Considering the content of the DoL skills challenges report and the luring of NZ technology graduates to [mostly] Australia and the UK [refer below], the prospects for attracting migrants with the requisite skills and experience appear challenging, to say the least.
Continuing Growth of Computing Professional Occupation
The SkillsInsight [SIT] is another DoL resource incorporating occupational information from a range of non-governmental sources, in addition to official sources, to better reflect current labour market conditions. The labour market supply indicators for the computing professional occupation group show that employment reached 36,784 in 2009. Growth in employment has been above average at 8% for the last 5 years and growth in this occupation is expected to be above average at 5% over the period 2008 to 2013. If tertiary ICT enrolments in NZ have already peaked at levels 25% below the 2002 maximum reached, more than likely to be a global trend, [refer July article] then the prospects for meeting the forecast growth are remote indeed.
Hiring for ICT Jobs in 2012
A Computerworld article, published on Monday 12 December, highlights the challenges facing the ICT industry in the short term. Rod Drury's software product company, Xero, is looking to hire 50 to 100 new employees over the next two years, reinforced in this 13 December tweet:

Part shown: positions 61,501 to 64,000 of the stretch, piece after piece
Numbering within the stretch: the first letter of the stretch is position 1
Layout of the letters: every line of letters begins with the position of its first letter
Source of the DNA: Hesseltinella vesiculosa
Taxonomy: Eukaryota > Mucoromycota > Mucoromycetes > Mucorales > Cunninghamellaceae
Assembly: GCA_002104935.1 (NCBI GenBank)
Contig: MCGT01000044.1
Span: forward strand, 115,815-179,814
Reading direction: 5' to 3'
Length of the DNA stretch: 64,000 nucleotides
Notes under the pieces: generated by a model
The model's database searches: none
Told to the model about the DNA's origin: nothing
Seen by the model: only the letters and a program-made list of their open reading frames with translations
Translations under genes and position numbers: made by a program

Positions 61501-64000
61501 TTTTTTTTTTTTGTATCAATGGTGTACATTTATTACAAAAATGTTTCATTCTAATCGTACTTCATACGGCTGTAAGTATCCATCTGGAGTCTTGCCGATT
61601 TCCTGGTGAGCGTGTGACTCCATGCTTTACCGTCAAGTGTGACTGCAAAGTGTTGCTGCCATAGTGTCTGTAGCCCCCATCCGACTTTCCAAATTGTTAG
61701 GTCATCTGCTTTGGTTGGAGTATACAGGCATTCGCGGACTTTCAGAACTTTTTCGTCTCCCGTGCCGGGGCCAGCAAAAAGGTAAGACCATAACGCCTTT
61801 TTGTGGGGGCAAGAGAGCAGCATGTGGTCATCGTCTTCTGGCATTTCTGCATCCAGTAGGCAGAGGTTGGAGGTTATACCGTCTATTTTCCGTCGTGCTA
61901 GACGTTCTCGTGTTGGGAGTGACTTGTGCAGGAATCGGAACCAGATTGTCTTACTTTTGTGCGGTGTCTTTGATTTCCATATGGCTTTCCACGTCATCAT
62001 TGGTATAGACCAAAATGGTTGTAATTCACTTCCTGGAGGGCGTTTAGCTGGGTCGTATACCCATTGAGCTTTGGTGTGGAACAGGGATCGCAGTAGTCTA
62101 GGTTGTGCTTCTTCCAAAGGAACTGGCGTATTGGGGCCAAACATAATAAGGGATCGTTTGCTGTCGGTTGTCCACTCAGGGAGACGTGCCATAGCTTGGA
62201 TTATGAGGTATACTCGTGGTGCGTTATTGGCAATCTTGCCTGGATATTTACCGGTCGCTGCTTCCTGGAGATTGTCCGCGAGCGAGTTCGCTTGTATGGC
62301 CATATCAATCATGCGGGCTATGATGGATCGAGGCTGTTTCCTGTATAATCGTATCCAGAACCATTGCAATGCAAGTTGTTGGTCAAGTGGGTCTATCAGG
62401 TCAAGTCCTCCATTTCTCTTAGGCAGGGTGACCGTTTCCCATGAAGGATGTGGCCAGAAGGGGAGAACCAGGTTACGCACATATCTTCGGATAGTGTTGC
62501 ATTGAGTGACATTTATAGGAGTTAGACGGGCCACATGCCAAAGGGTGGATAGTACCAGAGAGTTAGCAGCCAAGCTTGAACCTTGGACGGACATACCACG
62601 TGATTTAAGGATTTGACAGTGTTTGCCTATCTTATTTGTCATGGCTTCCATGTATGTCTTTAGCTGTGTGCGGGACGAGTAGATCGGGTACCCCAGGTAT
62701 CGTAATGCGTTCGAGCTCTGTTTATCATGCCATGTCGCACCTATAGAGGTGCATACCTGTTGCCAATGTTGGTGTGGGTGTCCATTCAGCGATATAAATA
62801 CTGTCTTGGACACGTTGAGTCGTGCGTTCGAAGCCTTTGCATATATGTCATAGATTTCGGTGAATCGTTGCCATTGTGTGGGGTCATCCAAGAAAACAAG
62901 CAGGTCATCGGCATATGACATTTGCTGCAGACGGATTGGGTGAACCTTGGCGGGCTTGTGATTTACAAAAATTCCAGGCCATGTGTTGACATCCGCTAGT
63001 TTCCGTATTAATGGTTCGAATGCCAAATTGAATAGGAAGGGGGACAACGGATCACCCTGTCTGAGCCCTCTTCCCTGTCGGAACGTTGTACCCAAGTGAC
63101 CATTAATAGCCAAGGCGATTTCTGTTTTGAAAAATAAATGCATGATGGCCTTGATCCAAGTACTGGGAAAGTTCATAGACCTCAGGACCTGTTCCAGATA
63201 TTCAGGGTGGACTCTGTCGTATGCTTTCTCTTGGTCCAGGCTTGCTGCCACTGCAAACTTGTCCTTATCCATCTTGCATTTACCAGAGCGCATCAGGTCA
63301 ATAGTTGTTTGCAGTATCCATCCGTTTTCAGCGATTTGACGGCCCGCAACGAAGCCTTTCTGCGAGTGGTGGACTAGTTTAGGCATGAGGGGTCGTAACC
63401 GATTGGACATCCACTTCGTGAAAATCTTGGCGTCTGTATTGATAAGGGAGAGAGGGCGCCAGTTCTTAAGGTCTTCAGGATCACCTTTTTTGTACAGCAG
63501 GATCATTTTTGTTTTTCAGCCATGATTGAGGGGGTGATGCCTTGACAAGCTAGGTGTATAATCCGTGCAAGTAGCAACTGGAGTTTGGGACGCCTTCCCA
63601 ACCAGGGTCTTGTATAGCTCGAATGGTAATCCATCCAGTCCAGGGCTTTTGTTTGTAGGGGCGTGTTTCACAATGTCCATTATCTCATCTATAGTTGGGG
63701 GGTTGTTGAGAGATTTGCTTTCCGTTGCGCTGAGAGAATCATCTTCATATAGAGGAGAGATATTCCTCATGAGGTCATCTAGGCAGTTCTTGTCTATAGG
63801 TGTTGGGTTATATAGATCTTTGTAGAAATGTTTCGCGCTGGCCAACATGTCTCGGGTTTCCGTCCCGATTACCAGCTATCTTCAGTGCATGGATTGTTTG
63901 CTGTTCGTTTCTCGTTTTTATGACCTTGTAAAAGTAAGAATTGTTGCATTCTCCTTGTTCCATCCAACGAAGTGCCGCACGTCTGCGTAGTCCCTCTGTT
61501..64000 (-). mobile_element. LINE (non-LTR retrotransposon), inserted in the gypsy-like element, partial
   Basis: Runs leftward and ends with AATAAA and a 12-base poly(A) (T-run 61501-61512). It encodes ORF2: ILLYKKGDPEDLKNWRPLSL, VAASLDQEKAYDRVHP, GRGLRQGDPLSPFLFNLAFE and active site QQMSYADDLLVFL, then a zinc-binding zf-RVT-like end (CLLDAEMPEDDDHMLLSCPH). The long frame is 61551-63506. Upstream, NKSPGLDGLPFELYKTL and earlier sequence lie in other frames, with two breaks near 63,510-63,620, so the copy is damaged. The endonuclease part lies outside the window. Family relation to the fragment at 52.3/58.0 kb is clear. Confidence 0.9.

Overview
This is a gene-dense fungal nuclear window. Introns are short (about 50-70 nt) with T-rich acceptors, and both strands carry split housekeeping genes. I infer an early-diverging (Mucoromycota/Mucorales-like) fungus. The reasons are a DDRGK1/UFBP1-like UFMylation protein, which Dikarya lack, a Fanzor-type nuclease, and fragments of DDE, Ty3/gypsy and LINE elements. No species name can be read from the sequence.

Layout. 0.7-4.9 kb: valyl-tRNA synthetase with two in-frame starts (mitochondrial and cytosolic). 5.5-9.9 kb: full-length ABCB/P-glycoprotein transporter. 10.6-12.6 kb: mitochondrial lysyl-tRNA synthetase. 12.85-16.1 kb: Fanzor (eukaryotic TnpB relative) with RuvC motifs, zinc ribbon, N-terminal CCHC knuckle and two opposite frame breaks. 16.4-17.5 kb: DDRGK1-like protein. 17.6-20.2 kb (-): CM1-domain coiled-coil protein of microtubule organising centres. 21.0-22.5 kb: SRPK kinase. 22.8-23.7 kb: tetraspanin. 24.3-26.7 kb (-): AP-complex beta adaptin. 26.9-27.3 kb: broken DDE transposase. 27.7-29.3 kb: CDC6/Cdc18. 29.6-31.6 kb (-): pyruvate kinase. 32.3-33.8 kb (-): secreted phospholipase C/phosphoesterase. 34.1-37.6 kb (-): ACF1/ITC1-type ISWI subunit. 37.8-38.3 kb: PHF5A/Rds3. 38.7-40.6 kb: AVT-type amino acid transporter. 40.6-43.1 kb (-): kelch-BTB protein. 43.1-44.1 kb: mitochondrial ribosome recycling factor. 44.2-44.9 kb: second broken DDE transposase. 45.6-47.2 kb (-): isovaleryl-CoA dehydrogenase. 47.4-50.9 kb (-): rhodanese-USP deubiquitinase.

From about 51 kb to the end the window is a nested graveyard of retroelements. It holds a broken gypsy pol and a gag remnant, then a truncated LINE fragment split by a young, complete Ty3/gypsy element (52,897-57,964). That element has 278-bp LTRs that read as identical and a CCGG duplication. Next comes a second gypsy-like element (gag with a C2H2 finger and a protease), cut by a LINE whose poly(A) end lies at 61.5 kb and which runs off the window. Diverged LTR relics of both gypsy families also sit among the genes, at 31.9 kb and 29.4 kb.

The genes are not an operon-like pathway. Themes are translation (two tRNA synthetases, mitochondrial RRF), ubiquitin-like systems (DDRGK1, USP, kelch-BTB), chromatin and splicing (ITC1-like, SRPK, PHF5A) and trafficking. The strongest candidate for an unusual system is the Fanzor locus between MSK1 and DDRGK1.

Rod's requirements include not only software developers [*261312], but NZ-based product managers, marketers, testers [*261314], and technical documenters. Xero is currently sourcing much of its IT talent from the UK, due to a shortage of NZ candidates, thus reinforcing the recent DoL skills challenges report [*ANZSCO Codes from the LTSSL search results].
According to the Computerworld article there is definitely no oversupply of skilled [ICT] workers this year. Technology graduates with two to three years experience are being lured away, mostly to Australia and the UK, with the prospect of higher wages and more interesting work opportunities.
Martin Barry, Absolute IT co-director, comments that NZ companies need to engage technology graduates before they go overseas and need to get more of a presence on campuses.
- Programming and application development
- Project management [621 PM jobs advertised on Seek]
- Help desk and technical support